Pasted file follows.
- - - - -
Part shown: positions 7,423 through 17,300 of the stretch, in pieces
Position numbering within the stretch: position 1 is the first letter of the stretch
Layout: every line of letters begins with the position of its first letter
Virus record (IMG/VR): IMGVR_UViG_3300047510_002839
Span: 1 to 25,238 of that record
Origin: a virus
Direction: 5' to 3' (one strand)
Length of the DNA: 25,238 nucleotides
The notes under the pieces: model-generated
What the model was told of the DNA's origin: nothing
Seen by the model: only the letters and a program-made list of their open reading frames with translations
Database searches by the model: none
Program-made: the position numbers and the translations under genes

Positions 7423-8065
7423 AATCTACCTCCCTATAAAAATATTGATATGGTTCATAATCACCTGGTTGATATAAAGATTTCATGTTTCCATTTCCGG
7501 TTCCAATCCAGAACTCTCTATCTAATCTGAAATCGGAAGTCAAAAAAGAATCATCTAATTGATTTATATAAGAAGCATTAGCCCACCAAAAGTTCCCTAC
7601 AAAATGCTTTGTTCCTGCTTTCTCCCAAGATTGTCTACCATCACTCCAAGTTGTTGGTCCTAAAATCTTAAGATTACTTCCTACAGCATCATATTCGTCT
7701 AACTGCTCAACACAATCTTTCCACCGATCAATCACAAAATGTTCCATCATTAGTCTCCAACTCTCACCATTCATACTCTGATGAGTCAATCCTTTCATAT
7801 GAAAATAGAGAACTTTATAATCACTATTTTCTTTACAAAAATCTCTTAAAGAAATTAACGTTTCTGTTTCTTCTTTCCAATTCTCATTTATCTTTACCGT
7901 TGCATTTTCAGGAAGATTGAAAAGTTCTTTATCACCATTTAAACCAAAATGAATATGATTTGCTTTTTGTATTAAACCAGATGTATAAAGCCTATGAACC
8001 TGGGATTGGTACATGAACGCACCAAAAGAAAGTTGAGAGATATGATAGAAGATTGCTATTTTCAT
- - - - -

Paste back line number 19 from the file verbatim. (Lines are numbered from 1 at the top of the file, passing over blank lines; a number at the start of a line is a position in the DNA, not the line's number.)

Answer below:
7801 GAAAATAGAGAACTTTATAATCACTATTTTCTTTACAAAAATCTCTTAAAGAAATTAACGTTTCTGTTTCTTCTTTCCAATTCTCATTTATCTTTACCGT